It is pointless to claim that Canada is a "socially liberal nation" when social liberalism is the only flavour our political parties are prepared to offer. Canada is like an ice cream stand that offers only vanilla. Of course, if you offer only one flavour, 100 per cent of your customers will be forced to choose it. Those, however, who prefer chocolate or strawberry are out of luck.
Kevin Grace gets it exactly right although I suspect his version and my version of a real Conservative party are more than a little different. The point is that neither of us want to see a Conservative party which simply embraces the Trudeaupian legacy with the caevet that the Tories would manage the whole thing better.

Rushing to the middle has not worked, is not working and will not work. It may get the Conservatives elected but only as a means of giving the Liberals time to rest and regroup.

The sad part is that the Conservatives are so hungry for power that they seem willing to ditch any principle or person who might limit their chances. That hunger is for the power and not for what the power would allow them to do. Because, as they sadly demonstated this last time out, they have not a clue about what they would do if they were elected. This needs to change.

Health vs Education

From my experience at the cabinet table,I know there are political reasons why healthcare always wins out in a contest with education. While underfunding of healthcare becomes manifest in visible crises -- overcrowded emergency rooms, bed shortages or long waiting lists -- assessing the quality of and access to education is more complex. Also, seniors, who are the greatest users of healthcare are more likely to be organized and to vote -- and irate seniors can strike terror into the hearts of politicians.
janice mackinnon
Mackinnon is a former Saskatchewan finance minister and has written a reoport on the Arithmatic of Heathcare. Well worth reading as she is well aware of the crowding out effects of limitless health expenditure.

Grabbing the wrong end of the stick

In response, the Home Secretary announced plans last week to make vilification of Islam a crime. He insisted that his law to "ban incitement to religious hatred" was meant to defend every faith. However, only Muslims have asked for immunity. The legislation would "close a loophole", David Blunkett observed, because inciting hatred of people on racial grounds is illegal in the UK, but inciting hatred of them on the grounds of belief is not.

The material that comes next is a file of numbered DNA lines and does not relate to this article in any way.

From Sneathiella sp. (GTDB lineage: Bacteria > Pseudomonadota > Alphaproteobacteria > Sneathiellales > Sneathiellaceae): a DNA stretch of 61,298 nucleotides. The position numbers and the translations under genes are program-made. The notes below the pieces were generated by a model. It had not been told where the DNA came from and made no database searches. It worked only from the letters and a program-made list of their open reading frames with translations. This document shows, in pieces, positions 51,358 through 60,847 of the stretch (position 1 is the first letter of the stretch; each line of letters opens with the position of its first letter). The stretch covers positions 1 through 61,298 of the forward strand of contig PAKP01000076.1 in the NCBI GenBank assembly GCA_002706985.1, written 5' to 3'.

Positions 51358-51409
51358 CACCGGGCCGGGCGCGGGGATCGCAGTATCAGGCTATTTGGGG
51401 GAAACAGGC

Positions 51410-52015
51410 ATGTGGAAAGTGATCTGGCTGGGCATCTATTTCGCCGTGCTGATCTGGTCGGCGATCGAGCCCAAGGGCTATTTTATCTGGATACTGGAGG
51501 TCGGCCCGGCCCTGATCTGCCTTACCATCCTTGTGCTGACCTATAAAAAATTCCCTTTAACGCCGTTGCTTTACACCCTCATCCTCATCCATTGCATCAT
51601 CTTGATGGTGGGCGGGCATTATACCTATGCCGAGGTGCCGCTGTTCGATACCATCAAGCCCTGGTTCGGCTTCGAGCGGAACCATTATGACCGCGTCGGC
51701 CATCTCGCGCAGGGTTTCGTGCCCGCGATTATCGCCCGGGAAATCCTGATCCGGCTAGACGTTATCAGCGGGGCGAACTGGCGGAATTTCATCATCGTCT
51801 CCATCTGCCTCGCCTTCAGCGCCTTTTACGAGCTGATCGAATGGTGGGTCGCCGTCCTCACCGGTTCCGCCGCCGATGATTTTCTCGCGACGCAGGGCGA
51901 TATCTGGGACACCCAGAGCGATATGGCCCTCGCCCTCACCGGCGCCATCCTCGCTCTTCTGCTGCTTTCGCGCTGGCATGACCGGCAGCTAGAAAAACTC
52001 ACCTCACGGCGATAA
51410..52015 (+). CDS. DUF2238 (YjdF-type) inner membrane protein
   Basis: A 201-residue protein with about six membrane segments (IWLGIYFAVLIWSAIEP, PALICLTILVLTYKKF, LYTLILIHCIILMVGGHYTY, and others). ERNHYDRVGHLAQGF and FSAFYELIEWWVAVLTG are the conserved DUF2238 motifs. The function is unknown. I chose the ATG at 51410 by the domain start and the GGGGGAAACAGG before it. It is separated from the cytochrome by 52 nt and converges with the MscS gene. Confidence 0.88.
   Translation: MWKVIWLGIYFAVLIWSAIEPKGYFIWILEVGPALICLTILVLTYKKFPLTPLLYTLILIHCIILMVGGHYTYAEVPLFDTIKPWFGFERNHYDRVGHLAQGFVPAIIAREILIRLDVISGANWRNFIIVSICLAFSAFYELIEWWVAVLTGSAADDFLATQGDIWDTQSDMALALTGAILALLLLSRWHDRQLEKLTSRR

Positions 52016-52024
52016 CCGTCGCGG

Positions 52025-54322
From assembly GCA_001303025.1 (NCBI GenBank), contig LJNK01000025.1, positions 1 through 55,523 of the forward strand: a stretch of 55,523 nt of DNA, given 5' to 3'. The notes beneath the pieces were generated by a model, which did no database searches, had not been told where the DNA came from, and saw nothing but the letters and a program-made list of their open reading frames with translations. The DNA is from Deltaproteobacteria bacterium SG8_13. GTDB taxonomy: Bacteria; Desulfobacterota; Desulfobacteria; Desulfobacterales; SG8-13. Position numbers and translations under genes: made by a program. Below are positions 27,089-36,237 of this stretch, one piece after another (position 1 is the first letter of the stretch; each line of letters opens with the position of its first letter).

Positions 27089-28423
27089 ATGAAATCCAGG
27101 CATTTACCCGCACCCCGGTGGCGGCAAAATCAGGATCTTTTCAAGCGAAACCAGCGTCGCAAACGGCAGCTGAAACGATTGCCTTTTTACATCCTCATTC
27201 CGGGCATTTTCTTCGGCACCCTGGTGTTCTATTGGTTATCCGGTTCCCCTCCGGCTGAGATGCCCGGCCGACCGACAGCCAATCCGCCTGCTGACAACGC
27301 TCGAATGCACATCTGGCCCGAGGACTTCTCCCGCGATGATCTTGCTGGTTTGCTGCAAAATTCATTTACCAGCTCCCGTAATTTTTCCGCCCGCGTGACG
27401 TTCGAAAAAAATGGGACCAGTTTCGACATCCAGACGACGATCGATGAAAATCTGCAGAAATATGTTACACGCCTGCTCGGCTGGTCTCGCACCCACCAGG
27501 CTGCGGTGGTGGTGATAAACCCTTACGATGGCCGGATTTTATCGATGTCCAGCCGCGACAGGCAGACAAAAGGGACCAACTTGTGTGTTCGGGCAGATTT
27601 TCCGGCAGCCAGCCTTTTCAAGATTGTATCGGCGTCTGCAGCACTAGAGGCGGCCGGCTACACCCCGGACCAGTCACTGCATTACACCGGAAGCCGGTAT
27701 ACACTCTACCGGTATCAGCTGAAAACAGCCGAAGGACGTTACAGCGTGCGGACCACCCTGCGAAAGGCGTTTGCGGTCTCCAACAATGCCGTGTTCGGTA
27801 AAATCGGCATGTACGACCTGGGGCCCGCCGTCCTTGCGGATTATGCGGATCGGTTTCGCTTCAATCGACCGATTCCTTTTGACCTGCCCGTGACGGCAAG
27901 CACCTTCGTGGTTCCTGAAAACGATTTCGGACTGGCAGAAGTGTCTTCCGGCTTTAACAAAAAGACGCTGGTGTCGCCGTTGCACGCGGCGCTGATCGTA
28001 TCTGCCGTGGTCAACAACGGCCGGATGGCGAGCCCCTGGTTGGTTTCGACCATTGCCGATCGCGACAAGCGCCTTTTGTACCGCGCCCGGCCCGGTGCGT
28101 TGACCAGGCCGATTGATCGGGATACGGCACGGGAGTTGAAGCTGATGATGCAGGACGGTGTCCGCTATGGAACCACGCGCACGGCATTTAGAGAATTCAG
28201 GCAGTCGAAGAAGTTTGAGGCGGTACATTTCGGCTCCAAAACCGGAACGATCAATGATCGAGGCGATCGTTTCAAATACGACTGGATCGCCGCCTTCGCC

the telegraph
The ability to criticize, mock and generally make light of religion is one of the essential victories of the Enlightenment. In the case of some brands of Islam this ability is also politically important. Honour killing, the murder of individuals who want to leave Islam, wife beating and the judicial execution of homosexuals are not merely relgious issues. Saying that a religion which countances all or some of these behaviors is to be beyond legal criticism neuters free speech. Will Cummins demolishes the utter lack of logic behind the British government's proposal to place Islam beyond criticism.

Recycle this!

Kathy over at Relapsed Catholic points to Alan Caruba writes a rather fierce attack on the entire curbside recycling concept.
Recycling advocates say the reason for the decline is that the need to recycle, debatable at best, no longer gets the kind of attention it used to when it was fashionable to shame everyone into thinking they were “saving the environment” by separating their paper, glass, plastic and aluminum.

After awhile people began to wonder whether, in fact, it was necessary and with good reason. Glass, for example, is made from sand. The world is not running out of sand.
enter stage right

July in Edmonton

Thanks to Polspy for the link to the pictures. Those are cars under the ice which was made by the baseball sized hail.

Now, are we all ready to hear it was global warming packing that hail, rain, tornado and all. Of course we are.


Something Fishy

Mary Ellen Wallace of the B.C. Salmon Farmers Association says she would prefer Alaskan restaurants not label their salmon as wild or farmed.

"I think it's unfortunate. Part of the challenge we have is that people are trying to equate farmed with dangerous."

Wallace calls the labelling regulation part of a strategy by Alaska's commercial fishers to reduce competition from farmed salmon producers.
I am always amazed at the inability of fish farmers and GMO food makers to recognize that labelling is not the enemy. With farmed fish a consumer ggiven the choice may well decide to opt for wild caught salmon, until they don't. Eventually, the consumer will eat a farmed fish, not die and get over whatever their issues with the farmed fish are. Yes, there will be a dip in sales for a year or two. But telling people what they are eating should be a positive.

With GMOs it makes even more sense to label. The vast majority of the population has been eating GMO food for years without any ill effects. (It is virually impossible to buy a non-GMO soya bean and soya is in a vast number of processed foods.) But, because of the stuborn refusal of the food industry and supermarkets to label, those people have no idea.